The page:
On a very serious business-related trip, for business, my wife and I dragged ourselves (complaining all the way) up to picturesque Sonoma County, California, to trudge through a tour of Sonoma County Distilling Company’s facility and reluctantly down a bunch of samples. For business.
… industry contacts allowed the brand to distill its recipe under contract at an undisclosed Kentucky distillery. The recipe, incidentally, includes not only a specific strain of yeast and a mash bill of 79% corn, 11% rye, and 10% barley, but the unusual choice of filling barrels at 103 proof (instead of the more cost-effective 120+ proof).
Brown Forman’s Old Forester brand, in an attempt to avoid being left in the dust of the whisky hype train, is releasing a series of special-edition whiskies in honor of the brand’s history of per-Prohibition distillation. … uses a mashbill of 72% corn, 18% rye, and 10% malted barley (for enzymes), the same as other Old Forester bottlings, and is by law at least 4 years of age. The 115 proof (57.5% ABV) is the distiller’s estimate of the probable bottling proof that would have been used during Prohibition for whisky intended for “medicinal purposes”.
Sonoma County Distilling, located in Rohnert Park, CA and opened in 2010, uses direct-fired copper alembic pot stills for its whiskies, which are twice-distilled (like most single-malt scotches, which are also distilled in pot stills). The West of Kentucky Bourbon No. 2 has a mashbill of Midwest yellow corn, unmalted Canadian wheat, and malted barley from Wyoming.
Of the big bourbon brands, I’ve said before that Knob Creek with its good price point and nice balance of classic bourbon flavors with a little extra fruit and citrus and an actual age statement has made it a regular in my drinks cabinet. … This single barrel release is made from a low-rye mash bill (77% corn, 13% rye, 10% malted barley) and bottled at a paint-stripping 60% ABV.
Owned and distilled by the Jim Beam company, Old Grand-Dad is named after famed distiller Basil Hayden. … Old Grand-Dad 114 is named, appropriately, for its 114 proof (57% ABV). This is not quite cask-strength, as they must water the whiskey down to hit a consistent 57% ABV, but it’s close. … Old Grand-Dad bourbons are purportedly from a “high rye” mash bill, despite a total lack of definitive information on the subject.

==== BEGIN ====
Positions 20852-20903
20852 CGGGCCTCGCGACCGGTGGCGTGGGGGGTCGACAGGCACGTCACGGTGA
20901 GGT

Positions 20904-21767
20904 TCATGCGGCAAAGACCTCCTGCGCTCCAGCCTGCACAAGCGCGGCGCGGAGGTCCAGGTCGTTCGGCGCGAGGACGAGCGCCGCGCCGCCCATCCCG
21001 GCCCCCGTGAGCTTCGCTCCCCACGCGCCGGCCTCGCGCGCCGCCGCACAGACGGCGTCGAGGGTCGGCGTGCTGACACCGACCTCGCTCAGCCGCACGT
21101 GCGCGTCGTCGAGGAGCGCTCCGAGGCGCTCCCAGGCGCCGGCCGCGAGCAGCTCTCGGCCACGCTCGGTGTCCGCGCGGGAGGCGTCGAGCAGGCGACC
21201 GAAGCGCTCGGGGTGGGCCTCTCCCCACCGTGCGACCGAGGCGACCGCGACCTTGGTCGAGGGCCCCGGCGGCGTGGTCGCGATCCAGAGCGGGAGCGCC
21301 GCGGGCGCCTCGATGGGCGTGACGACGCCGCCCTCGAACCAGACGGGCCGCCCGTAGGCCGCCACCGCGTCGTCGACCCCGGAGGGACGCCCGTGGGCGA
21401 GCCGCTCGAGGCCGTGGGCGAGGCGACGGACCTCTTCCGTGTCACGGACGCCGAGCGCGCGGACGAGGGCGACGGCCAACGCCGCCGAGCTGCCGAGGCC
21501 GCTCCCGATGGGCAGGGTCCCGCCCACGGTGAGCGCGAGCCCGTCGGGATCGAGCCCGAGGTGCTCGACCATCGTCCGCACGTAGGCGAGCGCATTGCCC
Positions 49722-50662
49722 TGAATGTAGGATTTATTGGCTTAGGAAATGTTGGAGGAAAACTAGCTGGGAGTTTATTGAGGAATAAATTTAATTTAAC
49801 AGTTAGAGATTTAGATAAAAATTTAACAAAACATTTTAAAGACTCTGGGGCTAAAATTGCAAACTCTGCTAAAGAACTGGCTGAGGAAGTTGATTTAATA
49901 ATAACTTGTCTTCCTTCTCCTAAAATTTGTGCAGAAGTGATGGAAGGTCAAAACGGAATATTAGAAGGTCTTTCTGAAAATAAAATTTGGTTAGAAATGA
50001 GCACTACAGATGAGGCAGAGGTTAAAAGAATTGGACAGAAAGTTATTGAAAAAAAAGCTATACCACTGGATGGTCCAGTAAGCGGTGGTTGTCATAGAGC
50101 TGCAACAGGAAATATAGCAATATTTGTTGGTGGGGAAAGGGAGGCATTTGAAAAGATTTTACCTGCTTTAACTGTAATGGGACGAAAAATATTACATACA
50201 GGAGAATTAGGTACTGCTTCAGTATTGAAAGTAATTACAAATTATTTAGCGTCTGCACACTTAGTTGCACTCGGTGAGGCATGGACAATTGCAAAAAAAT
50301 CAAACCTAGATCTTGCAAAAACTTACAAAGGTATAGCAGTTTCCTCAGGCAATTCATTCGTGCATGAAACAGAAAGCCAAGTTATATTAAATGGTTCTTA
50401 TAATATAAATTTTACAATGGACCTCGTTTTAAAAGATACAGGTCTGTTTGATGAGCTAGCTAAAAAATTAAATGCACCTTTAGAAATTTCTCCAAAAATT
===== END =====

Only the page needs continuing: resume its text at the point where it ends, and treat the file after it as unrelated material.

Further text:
Basil Hayden is named after the famed distiller by that name who established a farm distillery in Kentucky in 1796. … In 1992 the Jim Beam distillery (which now owns the brand and produces Old Grand-Dad whiskey) produced a small-batch product named after Basil Hayden and using a high-rye mash bill. The whisky is bottled at 40% ABV and claimed an 8 year age-statement until 2014, when the age-statement disappeared from bottles.
The Benchmark Old No. 8 brand was purchased by Sazerac (Buffalo Trace) from Seagram in 1992, when it was originally distilled at the Four Roses distillery. Sazerac moved production to the Buffalo Trace Distillery and tacked “McAfee’s” onto the name, in honor of the McAfee brothers who surveyed the site of the Buffalo Trace Distillery in 1775, long before it was built.
Unlike Batch 1, Batch 3 consists of a blend of two different casks of bonded bourbon. … Together, these casks yielded a batch of 466 bottles at 50% ABV (100 proof, a requirement for the Bottled-in-Bond label). … So, can I finally salve my conscience (and simultaneously ease my anxiety about the reliability of my palate) by evaluating Batch 3?
The same bourbon that goes into 1792 Small-Batch is aged for an additional 2 years in port wine barrels, and then bottled at the odd choice of 44.45% ABV. The extra aging means a price premium, so expect to shell out an additional $10 or so. That turns the very budget-friendly 1792 into a bit of a splurge, for a bourbon.